By Jerome Burne
If you know anything about nutrition, and especially if you have friends or people in your family with diabetes, you have probably wondered: Why are diabetics advised to follow a low fat diet?
It means you will eat lots of carbohydrates, which get turned into extra blood glucose. Odd surely when the key aim of diabetes treatment is to keep blood sugar low? Why not begin treatment by cutting your carb intake to a minimum?
It sounds such a no brainer that the next thought is: surely the experts can’t have got it that wrong, there must be a good reason. I don’t know about it. But according to a paper about to be published in the journal Nutrition – there isn’t. An interview with the author, who describes his amazement at The almost totally bogus theory behind the low fat diet is also posted on HealthInsightUK today.
The original paper “Dietary Carbohydrate restriction as the first approach in diabetes management. Critical review and evidence base” has been written by 26 nutrition and metabolism experts and is available here.
Throwing down the gauntlet
The abstract makes the point very clearly: “Dietary carbohydrate restriction reliably reduces high blood glucose, does not require weight loss, leads to the reduction or elimination of medication and has never shown to cause side effects comparable to those seen with many drugs.” What’s not to like?
The paper throws down the gauntlet to the diabetes establishment. “We set out 12 ways in which the low carb diet is the better option,” says lead author Richard Feinman Professor of Biochemistry at State University of New York Downstate Medical Center. “They represent the best documented and least controversial results. They are sufficiently compelling that we feel the burden of proof rests with those who are opposed.” In other words, put up or perform a major U-turn.
The paper is over 20 pages long and fairly dense in places so here is a handy primer that might be a useful starting point for a discussion with your doctor about why you’d be interested in trying a low carb diet.
Why low fat has to be a bad idea
Low carbs used to be the standard diabetes treatment and was demoted, partly as a result of the discovery of insulin – making diabetes a hormone deficiency disorder treatable with a drug. Then when fat became a major cause of heart disease, a low carb high fat diet was clearly a no-no.
We’ll come to the resounding failure of the low fat diet shortly but it is completely accepted that the simple scenario set out at the beginning is correct. High blood sugar is both the main symptom of diabetes and the cause of many of its problems, most likely including the increased susceptibility to heart disease that people with diabetes have. And the most effective way to raise blood sugar it is to eat lots of carbs. A good way to lower it is to eat less carbs..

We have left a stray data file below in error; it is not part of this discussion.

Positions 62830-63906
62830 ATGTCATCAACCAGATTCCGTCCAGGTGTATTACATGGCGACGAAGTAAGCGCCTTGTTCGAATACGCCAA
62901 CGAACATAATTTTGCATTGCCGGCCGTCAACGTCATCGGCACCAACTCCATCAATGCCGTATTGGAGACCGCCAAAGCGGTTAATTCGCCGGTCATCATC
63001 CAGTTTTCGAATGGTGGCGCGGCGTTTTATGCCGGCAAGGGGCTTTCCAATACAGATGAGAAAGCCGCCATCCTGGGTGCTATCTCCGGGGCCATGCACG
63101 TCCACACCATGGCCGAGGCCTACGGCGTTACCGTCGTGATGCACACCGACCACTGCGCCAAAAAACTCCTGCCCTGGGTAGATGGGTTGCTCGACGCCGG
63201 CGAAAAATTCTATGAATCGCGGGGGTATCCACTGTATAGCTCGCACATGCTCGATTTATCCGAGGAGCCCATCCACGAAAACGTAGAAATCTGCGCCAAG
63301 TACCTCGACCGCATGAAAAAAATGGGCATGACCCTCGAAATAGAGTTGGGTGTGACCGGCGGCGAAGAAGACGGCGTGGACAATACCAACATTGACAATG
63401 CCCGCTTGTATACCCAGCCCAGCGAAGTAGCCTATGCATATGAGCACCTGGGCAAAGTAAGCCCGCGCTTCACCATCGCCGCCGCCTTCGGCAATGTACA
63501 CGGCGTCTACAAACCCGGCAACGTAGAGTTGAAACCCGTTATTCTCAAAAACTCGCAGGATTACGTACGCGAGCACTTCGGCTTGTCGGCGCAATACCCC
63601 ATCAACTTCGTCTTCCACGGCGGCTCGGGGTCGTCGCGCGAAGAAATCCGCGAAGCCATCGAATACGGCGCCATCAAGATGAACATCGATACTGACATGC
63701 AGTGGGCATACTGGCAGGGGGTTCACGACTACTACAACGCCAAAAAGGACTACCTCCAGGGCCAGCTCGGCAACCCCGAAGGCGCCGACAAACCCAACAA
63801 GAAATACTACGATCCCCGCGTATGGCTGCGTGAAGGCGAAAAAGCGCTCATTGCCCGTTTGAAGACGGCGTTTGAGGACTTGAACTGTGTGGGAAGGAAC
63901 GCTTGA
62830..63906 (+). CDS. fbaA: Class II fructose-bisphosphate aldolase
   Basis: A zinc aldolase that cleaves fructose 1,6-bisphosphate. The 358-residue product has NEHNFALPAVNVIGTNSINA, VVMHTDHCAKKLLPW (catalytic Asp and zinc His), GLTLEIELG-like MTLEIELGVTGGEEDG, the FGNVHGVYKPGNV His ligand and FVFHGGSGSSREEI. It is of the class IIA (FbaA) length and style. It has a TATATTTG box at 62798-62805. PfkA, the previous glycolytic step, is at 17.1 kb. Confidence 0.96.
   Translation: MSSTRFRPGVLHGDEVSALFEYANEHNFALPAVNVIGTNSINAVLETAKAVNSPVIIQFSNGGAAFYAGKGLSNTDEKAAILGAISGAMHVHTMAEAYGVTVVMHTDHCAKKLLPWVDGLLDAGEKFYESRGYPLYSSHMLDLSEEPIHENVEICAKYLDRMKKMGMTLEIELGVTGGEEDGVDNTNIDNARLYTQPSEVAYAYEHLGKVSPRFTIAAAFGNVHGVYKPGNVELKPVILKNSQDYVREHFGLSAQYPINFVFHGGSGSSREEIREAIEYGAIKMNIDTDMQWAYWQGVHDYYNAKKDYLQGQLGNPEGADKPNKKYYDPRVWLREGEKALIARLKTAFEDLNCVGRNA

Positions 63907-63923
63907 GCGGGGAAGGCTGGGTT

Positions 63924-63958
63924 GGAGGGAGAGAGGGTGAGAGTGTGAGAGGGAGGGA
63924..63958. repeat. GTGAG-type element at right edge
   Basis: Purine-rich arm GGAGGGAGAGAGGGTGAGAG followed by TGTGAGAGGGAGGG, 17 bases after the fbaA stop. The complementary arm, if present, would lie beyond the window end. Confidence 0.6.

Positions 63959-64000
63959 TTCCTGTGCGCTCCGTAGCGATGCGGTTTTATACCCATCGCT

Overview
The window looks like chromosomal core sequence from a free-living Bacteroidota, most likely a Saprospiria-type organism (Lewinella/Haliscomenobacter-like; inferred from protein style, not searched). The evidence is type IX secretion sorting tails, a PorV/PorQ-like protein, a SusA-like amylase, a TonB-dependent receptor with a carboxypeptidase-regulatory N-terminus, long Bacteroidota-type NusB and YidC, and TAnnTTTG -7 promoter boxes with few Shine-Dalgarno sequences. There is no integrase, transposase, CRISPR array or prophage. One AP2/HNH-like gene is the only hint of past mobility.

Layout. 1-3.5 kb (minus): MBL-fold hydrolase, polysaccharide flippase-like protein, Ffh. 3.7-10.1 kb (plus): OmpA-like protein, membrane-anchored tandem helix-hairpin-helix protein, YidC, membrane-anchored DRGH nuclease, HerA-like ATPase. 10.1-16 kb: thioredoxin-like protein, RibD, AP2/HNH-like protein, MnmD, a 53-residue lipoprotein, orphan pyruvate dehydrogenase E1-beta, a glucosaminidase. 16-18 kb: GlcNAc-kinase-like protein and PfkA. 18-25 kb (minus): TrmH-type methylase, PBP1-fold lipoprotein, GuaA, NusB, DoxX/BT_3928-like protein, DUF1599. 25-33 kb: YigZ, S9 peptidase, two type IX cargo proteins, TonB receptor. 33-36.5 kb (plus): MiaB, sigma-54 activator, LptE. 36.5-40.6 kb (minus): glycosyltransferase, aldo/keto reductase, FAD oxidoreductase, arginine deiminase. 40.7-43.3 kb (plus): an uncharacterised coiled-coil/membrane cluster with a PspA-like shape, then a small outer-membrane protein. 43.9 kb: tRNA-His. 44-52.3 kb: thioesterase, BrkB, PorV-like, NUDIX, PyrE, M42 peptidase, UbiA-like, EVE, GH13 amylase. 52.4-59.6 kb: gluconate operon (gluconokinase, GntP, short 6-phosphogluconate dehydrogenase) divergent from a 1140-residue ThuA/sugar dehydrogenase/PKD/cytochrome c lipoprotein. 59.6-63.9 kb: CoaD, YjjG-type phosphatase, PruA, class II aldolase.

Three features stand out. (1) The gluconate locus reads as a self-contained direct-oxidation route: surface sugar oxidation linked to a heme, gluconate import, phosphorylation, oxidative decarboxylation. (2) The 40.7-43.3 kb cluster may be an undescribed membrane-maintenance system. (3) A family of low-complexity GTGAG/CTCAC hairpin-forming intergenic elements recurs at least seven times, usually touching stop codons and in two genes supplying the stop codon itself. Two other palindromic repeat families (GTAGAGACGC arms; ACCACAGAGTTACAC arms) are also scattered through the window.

One of the claims made for the low fat diet was that it was a good way to lose weight because gram for gram fat contained twice as many calories. The rise of both obesity and diabetes while low fat has been the norm has made the claim far less plausible. And the idea wasn’t sensible to begin with. A pound of ping-pong balls weighs as much as a pound of golf-balls. A large American diet survey (NHANES) “indicates that a large increase in carbohydrate as the major contributor to caloric excess in the USA”.
Carbohydrates’ effect on weight comes from the fact that a high level of glucose together with the rise in insulin it stimulates is an efficient fat storing combo. The insulin turns the excess glucose into saturated fat and sweeps it into storage.
And encouraging high carbohydrate consumption is also bad for diabetes because there is a direct link between your blood sugar level – measured by a marker known as HbA1c – your risk of heart attacks and of damage to the tiny blood vessels in the eyes and the feet. This is what leads to the blindness and foot amputations linked with diabetes.
The low fat diet doesn’t now have any legs to stand on
Way back in the 1950 when fat got a bad reputation as the cause of heart disease thanks to the work of Ancel Keys (now shown to be fatally flawed see The Big Fat Surprise – just published) as the cause of heart disease. The case for the low fat diet rested on three legs – it protected the heart, it encouraged weight loss (fat having twice the calories gram for gram as carbs) and it would reduce the amount of dangerous dietary fats in blood stream. But as Professor Feinman’s team shows these claims have now all been effectively cut off at the knees.
For weight loss: “Low carb diets consistently outperform low fat diets for whatever time period they are compared and frequently show dramatically better results,” he writes. This is the sort of result that is regularly reported after three months: 6.9 kg on low carbs vs. 2.1 with low fat. A study of 48,000 post-menopausal women in 2006 could only claim that a low fat diet “did not result in weight gain”.
The results for heart protection have been equally dismal. “More than a dozen studies have failed to show an association between fat in the diet and cardiovascular risk,” Feinman writes. And when different studies are combined in a meta-analysis still no benefit shows up.